Wednesday Wrap: Vidya Balan to Sanya Malhotra – these 5 female characters which broke the clutter on-screen!


Amid the second wave of COVID-19 pandemic and Cyclone Tauktae wrath, there’s a feeling of lull everywhere. Staying safe and staying inside the home has been advised and there’s very little recreational activity, that anybody can indulge in right now. Therefore, watching a film or a web series on OTT seems like the buffer zone. Today, we thought to explore the unconventional roles by female actors in the recent past. 

The conventional Hindi film heroine is often one-dimensional, impossibly perfect and confined to song and dance routines. A few films in the recent past have however challenged these notions. Here are a few of such memorable characters.

Vidya in ‘Kahaani’:

This 2012 Sujoy Ghosh directorial (he also co-produced the film) had a heroine who did not play second fiddle to anyone, drove the plot single-handedly, was the survivor of a tragedy and an avenger with a baby bump. Ghosh struggled a lot to get the film made because producers did not want to invest in a film where a pregnant woman was the lead star but Vidya Balan’s self-assured histrionics and poise guided the film to box-office success and bushels of critical acclaim. ‘Kahaani’ proved that even modestly budgeted films with female stars can earn the big bucks. Much of the film’s success came from the unwavering courage of the heroine who meticulously crafts a plan to smoke a mass murderer out of his hiding place and then without a moment’s hesitation slays him while Durga Puja celebrations reach a crescendo around her. 


In this dark and brooding Devashish Makhija directorial, ‘Ajji,’ (A Yoodlee production) anger is a slow-burning force that takes over the life of a grandmother, played by Sushama Deshpande, who gave an unforgettable performance. She spectacularly pulls off a cathartic kill. The character observes, stalks the man who has destroyed her family with unblinking focus and prepares herself psychologically and physically to take on a man whose privilege protects him from the consequences of his actions. In commercial cinema, a grandmother is usually a benevolent character incidental to the theme but here, Ajji is the protagonist and the plot because it is through her that a story that usually ends with an unreported rape, reaches a conclusion that nobody expected. Ajji represents a section of society that has been denied the right to justice even in cinema because in any other film, she could just have been a poor, old woman wailing over her granddaughter’s crumpled body.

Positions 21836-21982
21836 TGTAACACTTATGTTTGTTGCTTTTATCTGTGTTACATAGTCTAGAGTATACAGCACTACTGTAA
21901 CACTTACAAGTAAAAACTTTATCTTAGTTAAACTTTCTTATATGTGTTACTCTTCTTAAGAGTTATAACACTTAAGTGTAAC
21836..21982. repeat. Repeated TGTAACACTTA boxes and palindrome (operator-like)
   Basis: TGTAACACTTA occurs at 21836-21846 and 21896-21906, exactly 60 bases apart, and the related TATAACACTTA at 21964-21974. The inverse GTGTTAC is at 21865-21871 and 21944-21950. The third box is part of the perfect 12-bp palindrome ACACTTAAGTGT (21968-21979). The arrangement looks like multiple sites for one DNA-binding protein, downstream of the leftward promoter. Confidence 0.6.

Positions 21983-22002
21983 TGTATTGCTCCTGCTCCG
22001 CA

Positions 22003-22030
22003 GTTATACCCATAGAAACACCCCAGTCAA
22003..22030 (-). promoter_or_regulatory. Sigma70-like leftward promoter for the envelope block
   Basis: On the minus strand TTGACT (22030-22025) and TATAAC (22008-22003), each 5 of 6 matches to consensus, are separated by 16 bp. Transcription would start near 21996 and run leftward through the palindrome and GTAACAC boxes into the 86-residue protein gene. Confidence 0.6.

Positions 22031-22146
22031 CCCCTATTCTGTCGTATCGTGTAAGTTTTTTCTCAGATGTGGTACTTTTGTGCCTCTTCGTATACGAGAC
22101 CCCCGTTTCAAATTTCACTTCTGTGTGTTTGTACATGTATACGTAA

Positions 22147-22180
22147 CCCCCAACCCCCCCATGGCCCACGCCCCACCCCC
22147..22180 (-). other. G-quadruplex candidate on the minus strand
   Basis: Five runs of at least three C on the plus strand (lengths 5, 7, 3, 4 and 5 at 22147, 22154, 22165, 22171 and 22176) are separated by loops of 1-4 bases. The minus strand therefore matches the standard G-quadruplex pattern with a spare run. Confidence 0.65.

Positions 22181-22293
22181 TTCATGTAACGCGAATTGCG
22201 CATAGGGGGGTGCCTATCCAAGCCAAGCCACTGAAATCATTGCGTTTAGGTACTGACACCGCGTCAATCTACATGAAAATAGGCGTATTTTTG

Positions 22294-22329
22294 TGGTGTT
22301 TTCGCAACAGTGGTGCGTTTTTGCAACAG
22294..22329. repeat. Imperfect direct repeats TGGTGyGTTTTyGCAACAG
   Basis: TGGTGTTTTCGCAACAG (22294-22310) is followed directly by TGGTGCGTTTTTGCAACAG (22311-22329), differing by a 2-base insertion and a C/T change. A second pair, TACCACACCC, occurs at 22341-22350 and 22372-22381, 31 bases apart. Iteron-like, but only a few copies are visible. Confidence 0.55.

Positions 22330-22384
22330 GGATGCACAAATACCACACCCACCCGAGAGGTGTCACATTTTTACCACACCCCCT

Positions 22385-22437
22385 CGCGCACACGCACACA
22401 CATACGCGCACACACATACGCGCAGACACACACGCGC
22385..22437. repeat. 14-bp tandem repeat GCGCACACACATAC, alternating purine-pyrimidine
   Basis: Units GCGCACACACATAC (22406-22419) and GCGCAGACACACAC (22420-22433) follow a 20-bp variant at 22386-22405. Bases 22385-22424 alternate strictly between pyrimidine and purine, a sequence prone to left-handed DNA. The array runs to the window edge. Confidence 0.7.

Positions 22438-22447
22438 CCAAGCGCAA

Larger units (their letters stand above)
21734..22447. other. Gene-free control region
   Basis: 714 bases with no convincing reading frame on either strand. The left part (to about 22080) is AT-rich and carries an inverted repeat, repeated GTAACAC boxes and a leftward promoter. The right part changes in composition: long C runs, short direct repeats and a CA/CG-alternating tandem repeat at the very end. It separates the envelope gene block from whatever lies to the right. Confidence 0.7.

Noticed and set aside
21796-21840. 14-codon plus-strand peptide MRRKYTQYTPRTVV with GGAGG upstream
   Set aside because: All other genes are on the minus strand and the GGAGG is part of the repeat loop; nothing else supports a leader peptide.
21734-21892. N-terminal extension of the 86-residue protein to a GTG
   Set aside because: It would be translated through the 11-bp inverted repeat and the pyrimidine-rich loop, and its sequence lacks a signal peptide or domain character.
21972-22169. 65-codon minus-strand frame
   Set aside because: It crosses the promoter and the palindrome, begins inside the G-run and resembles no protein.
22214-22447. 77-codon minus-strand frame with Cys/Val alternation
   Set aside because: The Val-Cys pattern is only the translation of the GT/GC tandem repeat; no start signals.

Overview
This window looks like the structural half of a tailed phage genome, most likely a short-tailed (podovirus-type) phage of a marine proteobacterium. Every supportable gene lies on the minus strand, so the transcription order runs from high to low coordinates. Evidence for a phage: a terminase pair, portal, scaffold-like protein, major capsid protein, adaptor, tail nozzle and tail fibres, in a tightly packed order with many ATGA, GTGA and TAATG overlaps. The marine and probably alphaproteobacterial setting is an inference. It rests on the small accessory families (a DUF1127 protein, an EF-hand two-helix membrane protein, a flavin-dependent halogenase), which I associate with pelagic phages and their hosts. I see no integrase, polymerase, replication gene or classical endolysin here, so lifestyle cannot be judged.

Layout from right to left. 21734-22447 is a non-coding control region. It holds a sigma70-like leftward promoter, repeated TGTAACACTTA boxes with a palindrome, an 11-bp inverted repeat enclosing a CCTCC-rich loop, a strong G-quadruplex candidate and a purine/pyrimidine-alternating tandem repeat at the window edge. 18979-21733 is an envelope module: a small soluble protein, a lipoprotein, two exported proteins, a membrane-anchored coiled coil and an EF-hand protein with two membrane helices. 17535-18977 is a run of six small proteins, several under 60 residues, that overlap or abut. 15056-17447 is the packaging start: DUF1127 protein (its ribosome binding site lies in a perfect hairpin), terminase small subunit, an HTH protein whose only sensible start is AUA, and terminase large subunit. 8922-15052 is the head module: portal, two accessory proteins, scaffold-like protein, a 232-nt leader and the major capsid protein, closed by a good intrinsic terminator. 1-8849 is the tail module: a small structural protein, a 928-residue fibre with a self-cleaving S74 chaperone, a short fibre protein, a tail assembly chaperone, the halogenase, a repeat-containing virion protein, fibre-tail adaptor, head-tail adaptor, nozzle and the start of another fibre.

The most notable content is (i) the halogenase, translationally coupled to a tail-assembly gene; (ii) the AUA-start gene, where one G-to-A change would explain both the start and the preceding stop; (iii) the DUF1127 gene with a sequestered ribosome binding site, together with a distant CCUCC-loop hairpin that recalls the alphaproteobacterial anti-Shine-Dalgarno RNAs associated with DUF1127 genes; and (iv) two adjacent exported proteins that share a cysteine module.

Upasana in ‘Axone’:

Upasana (Sayani Gupta) in this Yoodlee production is part of the North-Eastern migrant community in Delhi. Her body language and habitual diffidence show how guarded and vulnerable she feels in a milieu that treats her and her friends as outsiders. Yet, as the film progresses, we see Upasana dealing with her love life, her conflicted feelings about a friend who was in a relationship with her boyfriend and her own insecurities with increasing confidence. Gupta portrays Upasana without artifice and gives us a heroine we have never seen before as a protagonist in a mainstream film. Credit also goes to director Nicholas Kharkongor who offers us a complex story about race and prejudice we are not fully familiar with.

Sandhya in ‘Pagglait’:

How many young widows get to headline a Hindi film’s narrative? In Umesh Bist’s quirky directorial  ‘Pagglait’, you get to meet one such protagonist who cannot even fully mourn her dead husband because her marriage was loveless and perhaps arranged only for convenience. She spends a large part of the film, clad in an unflattering cardigan, surrounded by a posse of overbearing, loud relatives, wondering about what happened to all her aspirations. Sandhya (Sanya Malhotra) is a flesh and blood person who feels suffocated by widowhood and when she discovers a secret from her husband’s past , she is forced to reevaluate her short-lived marriage and also how she wants to live, the person she wants to be and the dreams she wants to chase now that she has the freedom to do so. Produced by  Balaji Motion Pictures and Sikhya Entertainment, the film gave us a character who was so authentic that all of us felt we had met her somewhere.

Bharati in ‘Geeli Puchhi’:

When was the last time you saw a heroine who was Dalit, queer and a blue-collar worker? Possibly never till you met her In ‘Geeli Puchhi’ in the recently released Netflix film compilation, ‘Ajeeb Daastaans’. Directed by Neeraj Ghaywan,  the film introduces us to factory worker Bharati Mondol (a brilliant Konkana Sensharma)  who has dealt with caste and gender prejudices all her life, is mocked at work and denied a desk job she is qualified for. She watches in anger as the job is given away to a higher-caste woman Priya Sharma (Aditi Rao Hydari) but then is slowly won over by the naive affection of her new colleague.



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